The inspiration for this book has been dramatized and argued by different biographers. The romantic version is that Seuss had drawn an image of an elephant sitting and a separate image of a tree. They were both drawn on transparent paper and at one point the wind caught the elephant drawing and it landed on top of the tree drawing. Seuss thought it was so delightful that he decided to write a story about it.
Charles D. Cohen, author of The Seuss, The Whole Seuss, and Nothing But The Seuss, points out that Seuss had been drawing images of animals and even specifically elephants in trees for many years.
- 1927 Whale in tree for Judge magazine
- 1929 Dog hatching eggs in chimney for Judge magazine
- 1930 Pair of flying elephants for Life magazine
- 1931 Walrus in a nest in a tree for Judge magazine
- 1934 Elephant trying to hatch egg and crushing it for Life magazine
- 1938 Short story about elephant named Matilda that finds an abandoned egg and decides to hatch it and protect it. The moral of this story is the opposite of Horton’s experience. The end of Matilda’s story simply states “Moral: Don’t go around hatching other folks eggs.” Matilda called insane and other animals make fun of her and even her hatchling screams and flies away without so much as a thank you.
So, it is unlikely that a gust of wind was his only push toward creating this story. It seems to have been something that was on his mind for a long time.
It was turned into a 20 minute short by Merry Melodies in 1942.
This was the first of Seuss’ books to be turned into an animated feature film in 1992 narrated by Billy Crystal.
The book was rejected by 7 British publishers before it was finally picked up by Hamish Hamilton in 1942.
I’m gonna have to say the final lines of the book are my favorite:
” ‘My goodness! My gracious!’ they shouted. ‘MY WORD!
It’s something brand new!
IT’S AN ELEPHANT BIRD!!
And it should be, it should be, it SHOULD be like that!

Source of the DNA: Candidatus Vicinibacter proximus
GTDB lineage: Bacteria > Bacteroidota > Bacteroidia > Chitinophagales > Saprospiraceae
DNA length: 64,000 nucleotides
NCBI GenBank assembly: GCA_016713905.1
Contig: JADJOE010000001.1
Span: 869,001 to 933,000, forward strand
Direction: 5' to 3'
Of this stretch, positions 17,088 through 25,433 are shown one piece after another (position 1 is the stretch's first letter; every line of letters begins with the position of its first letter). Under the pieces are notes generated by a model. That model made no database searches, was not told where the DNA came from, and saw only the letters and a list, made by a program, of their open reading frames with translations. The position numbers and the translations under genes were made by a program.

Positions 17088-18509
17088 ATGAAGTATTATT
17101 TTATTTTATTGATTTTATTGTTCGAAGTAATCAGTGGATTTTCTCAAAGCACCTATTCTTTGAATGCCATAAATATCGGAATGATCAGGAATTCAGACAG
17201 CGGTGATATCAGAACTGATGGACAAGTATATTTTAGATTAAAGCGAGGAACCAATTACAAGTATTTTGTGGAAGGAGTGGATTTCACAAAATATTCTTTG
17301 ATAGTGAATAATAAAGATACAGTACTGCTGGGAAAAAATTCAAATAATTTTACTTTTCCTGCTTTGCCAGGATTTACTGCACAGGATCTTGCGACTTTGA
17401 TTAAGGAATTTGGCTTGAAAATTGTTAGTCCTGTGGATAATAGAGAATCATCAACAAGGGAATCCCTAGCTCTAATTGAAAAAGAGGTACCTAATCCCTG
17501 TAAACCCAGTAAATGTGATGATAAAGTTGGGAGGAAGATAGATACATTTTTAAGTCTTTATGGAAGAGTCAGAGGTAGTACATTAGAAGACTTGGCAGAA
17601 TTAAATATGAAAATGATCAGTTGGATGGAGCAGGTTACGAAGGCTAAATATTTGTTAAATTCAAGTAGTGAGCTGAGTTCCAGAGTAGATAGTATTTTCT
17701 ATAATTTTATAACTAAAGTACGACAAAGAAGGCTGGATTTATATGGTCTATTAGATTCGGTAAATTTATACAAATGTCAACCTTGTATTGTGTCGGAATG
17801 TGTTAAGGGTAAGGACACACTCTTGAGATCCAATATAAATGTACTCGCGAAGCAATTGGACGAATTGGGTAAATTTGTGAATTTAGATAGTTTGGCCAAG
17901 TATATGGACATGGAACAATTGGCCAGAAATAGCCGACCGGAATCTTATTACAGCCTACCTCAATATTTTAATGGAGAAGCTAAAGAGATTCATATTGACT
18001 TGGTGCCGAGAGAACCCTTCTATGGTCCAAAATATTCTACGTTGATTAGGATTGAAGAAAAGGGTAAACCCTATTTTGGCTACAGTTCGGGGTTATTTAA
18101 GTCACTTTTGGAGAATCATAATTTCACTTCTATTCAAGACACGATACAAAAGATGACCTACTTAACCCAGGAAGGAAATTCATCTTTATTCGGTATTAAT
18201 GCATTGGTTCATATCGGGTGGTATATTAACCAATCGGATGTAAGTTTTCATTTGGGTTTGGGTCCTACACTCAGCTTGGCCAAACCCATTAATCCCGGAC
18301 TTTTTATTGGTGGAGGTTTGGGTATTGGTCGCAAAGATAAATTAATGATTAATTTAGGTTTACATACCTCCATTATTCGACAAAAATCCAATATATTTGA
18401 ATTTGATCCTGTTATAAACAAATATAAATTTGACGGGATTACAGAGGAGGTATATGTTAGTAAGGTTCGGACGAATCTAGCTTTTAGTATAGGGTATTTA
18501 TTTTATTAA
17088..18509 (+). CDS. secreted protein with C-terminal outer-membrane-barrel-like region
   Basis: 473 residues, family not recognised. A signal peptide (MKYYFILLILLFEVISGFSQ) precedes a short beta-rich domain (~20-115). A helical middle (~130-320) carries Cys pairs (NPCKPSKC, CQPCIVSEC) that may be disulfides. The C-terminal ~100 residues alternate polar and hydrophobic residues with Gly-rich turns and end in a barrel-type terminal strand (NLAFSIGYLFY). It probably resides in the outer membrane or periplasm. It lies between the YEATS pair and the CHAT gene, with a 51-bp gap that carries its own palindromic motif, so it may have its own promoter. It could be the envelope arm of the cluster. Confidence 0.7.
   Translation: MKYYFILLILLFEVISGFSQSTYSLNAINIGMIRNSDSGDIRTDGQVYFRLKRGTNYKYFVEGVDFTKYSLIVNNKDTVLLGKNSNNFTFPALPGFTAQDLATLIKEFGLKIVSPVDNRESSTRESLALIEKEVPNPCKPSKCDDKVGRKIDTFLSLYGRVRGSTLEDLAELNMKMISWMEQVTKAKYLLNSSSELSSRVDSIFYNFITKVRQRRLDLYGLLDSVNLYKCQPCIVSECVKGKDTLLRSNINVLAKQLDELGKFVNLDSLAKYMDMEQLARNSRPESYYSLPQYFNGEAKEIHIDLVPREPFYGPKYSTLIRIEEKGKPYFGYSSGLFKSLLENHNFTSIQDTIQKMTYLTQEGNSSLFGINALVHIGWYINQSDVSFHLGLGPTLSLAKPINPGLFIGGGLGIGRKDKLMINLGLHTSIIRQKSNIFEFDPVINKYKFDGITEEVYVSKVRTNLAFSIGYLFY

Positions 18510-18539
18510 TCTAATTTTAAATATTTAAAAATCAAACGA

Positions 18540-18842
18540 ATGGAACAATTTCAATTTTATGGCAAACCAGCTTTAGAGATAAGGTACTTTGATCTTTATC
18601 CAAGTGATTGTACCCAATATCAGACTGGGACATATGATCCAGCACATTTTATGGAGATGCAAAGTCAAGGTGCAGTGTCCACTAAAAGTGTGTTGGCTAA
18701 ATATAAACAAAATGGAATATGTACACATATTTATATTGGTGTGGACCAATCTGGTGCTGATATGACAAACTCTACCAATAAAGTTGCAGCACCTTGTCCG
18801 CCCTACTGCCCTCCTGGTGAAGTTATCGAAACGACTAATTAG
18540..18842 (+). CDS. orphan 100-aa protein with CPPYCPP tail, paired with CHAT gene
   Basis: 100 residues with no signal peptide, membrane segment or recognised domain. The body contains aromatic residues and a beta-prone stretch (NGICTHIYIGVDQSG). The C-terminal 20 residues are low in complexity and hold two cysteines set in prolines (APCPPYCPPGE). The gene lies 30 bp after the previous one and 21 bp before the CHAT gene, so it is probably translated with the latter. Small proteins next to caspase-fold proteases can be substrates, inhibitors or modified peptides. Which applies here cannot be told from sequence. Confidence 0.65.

Because Horton was faithful! He sat and he sat!
He meant what he said
And he said what he meant…..’
…. And they sent him home
One hundred per cent!”
It is always nice when the hero of the story gets what he deserves. Also, I personally really want to adopt a child and it is just such a beautiful message that after nursing and taking care of this egg that it hatched to be like the animal that took cared for it, but it is also a completely unique creature that still has aspects of its biological parent.
I think my favorite image actually does not even have poor Horton in it. So far in Seuss’ books we haven’t seen much of his wonderfully silly and creative animal illustrations. We have seen elephants before in And to Think I Saw it On Mulberry Street, we have seen plenty of horses in Seven Lady Godivas and there are cats and birds in The King’s Stilts, but in this one image alone there is a Giraffe, Kangaroos, Hippo, Moose, Squirrel, Lion and what I’m guessing is a goat or gazelle maybe?
But I also love the image of the the Elephant Bird that Horton worked so hard to hatch!
This fact is actually directly related to Horton Hatches the Egg. I think it is such a great insight into Seuss’ personality and silliness. Here is a letter he wrote to a friend, Louise Bonino (who is mentioned at the end of the letter) about his thoughts on his new book, Horton Hatches the Egg:
“The new book is coming along with a rapidity that leaves me breathless. It is a beautiful thing. The funniest juvenile ever written. I mean, being written. Never before have I stood before myself and pointed so proudly, saying, “Genius, you are.” I feel certain it will sell well over a million…Miller will hang himself with joy to every lamp post in town…Haas and Klopfer will buy Tahiti and Bali respectively. Commins will buy Russia. Cerf will buy Hollywood. Louise Bonino will buy a negligee covered with sequins and umaluts and find nizzard Maribou….PS: I like my new book.”
Thanks for reading,
Jack St. Rebor